St Edmundsbury to Walsingham – 85 miles, 8 days.
You start at Bury St Edmunds, with its ruined abbey standing side-by-side with the cathedral, where you can hear its choir sing evensong. Bury Abbey’s St Edmund shrine was one of the most wealthy and miracle-working in medieval times. A succession of beautiful Suffolk churches follows Bury before you arrive at West Stow Anglo-Saxon village. Then through the giant King’s Forest and along the old Icknield Way to the medieval boundary stone of Barnham Cross between Norfolk and Suffolk just before Thetford Priory, a huge ruined monastery.
You then follow the St Edmund Way along the Little Ouse to the forest well of St Helen and the miniature, magically-situated church Santon Downham. Here you part from the St Edmund Way, almost immediately visiting the bumpy mounds of the prehistoric flint mines of Grime’s Graves. A ruined castle follows, at the beginning of the evocatively named Pilgrim’s Walk through another forest, along which there is a hidden stone cross, and several more medieval remote churches follow. Then you are on the ancient trackway of Peddar’s Way, and more remote churches before the great wool town of Swaffham, where you can rest for a while. Onwards to the deeply inspiring and colossal Castle Acre Priory ruins, a classic stopping point on the way to Walsingham.
Country churches increase in frequency as you approach Walsingham, before you finally come to the Slipper Chapel, the Catholic Basilica of the Lady of Walsingham, from where you can walk the last mile barefoot to the village of Little Walsingham, which, given its littleness, packs a serious spiritual punch with the ruins of the great shrine of Walsingham Abbey and the Anglican Shrine of the Lady of Walsingham and its holy well and awesome atmosphere of extreme reverence. This was one of the big pilgrimage sites destroyed by Thomas Cromwell – the memory of the destruction even has its own song, the Walsingham Ballad, made famous by William Byrd’s musical setting, and its inclusion in Shakespeare’s Hamlet. The loss of Walsingham probably still affects national consciousness even today, even if we do not realise it. Nevertheless, the shrine lives on.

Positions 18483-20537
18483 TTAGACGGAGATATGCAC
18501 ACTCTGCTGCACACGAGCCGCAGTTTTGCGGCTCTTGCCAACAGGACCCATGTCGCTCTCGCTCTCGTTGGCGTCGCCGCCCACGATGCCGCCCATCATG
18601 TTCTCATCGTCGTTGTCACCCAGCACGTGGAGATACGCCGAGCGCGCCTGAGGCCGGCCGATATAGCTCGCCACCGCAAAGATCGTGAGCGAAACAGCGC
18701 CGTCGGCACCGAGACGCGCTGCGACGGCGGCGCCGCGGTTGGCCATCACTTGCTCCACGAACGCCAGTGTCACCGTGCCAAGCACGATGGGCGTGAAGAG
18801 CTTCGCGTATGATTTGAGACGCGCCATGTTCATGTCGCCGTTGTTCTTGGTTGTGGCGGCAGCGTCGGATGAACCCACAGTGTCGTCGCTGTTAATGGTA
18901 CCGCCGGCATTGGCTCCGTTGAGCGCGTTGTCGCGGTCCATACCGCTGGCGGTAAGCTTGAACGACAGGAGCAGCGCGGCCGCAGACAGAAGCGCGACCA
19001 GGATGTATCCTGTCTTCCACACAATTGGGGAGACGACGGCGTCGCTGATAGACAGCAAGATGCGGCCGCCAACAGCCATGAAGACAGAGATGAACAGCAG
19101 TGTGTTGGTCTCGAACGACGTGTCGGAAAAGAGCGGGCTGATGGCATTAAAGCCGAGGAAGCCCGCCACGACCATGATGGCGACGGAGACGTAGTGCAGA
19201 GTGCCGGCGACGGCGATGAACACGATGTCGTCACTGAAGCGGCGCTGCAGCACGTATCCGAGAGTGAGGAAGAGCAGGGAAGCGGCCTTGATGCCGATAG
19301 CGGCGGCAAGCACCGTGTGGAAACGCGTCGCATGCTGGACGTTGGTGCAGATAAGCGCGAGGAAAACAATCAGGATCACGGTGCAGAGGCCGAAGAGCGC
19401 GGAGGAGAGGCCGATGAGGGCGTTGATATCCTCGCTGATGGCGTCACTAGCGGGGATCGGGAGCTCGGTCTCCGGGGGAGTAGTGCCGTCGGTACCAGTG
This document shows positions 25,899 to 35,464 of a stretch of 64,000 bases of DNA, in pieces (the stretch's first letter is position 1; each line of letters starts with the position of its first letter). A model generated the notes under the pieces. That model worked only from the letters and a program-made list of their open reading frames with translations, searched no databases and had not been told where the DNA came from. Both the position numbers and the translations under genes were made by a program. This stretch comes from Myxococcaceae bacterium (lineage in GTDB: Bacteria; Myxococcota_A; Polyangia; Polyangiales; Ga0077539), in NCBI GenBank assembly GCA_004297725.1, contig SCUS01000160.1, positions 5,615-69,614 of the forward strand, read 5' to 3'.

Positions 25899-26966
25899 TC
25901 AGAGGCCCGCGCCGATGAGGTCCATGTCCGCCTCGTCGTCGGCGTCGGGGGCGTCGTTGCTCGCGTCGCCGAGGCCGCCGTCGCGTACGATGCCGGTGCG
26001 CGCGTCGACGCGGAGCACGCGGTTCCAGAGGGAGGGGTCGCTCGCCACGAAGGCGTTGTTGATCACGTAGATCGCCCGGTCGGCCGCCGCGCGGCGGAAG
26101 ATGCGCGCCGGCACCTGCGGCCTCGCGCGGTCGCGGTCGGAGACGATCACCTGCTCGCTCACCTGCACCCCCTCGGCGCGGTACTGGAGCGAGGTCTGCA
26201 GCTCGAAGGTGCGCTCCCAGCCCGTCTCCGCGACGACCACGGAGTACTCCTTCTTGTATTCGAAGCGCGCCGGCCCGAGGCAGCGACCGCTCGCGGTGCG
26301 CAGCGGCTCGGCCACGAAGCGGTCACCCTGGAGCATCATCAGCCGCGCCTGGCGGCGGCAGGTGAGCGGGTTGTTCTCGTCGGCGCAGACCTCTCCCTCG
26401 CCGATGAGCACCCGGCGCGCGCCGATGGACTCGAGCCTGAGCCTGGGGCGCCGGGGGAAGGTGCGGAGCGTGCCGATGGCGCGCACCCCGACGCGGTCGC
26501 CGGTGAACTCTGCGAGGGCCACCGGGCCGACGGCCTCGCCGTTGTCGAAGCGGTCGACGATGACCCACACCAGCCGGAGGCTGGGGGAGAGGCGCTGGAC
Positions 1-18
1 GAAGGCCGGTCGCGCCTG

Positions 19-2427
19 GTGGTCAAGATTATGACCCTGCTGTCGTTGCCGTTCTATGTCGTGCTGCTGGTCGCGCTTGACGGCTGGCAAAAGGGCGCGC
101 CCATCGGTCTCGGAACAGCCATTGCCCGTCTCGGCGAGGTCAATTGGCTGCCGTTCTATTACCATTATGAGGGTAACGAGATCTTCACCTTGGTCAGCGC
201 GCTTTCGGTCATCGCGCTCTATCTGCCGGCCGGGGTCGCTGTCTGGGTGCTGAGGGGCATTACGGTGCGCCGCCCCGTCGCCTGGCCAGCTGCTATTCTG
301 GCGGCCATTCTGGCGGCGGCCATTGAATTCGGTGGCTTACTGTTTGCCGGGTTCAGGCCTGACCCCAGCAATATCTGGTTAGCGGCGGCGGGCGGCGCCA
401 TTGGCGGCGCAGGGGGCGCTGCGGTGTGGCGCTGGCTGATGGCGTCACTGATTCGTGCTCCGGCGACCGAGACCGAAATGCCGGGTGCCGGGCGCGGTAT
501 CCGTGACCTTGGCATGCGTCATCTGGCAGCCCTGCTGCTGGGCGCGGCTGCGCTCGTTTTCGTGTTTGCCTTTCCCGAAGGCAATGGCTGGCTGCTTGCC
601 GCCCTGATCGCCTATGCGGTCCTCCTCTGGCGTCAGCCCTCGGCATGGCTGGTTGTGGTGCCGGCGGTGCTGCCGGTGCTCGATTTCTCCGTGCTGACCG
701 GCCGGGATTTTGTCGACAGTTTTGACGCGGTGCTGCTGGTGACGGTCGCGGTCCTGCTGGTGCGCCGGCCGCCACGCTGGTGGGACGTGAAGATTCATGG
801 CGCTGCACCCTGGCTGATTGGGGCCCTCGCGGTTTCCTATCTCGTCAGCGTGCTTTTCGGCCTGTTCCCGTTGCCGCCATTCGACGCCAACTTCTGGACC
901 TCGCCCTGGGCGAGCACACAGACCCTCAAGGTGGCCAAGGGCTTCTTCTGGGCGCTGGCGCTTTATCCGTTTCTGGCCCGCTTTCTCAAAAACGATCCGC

Highlights of Edmundsbury to Walsingham
St Edmundsbury Cathedral
Forest riverscape of St Helen’s Well and Santon Downham Church
Prehistoric landscaping of Grime’s Graves
Ancient walking along Peddar’s Way
Past glory of Castle Acre Priory
Slipper Chapel, Abbey ruins and Anglican Shrine, Walsingham
Ely to Walsingham – 103 miles, 10 days. You can also start at Ely Cathedral, the ‘Ship of the Fens’, founded by patron saint of Cambridgeshire, the abbess St Etheldreda. Walk the Hereward National Trail, via Prickwillow Church, across Sedge Fenland, then through Lakenheath Fen Nature Reserve whilst following the Little Ouse River to the pilgrim St James’ church in Hockwold, then the Weeting Heath National Nature Reserve before rejoining the above ‘St Edmundsbury to Walsingham’ route at Weeting.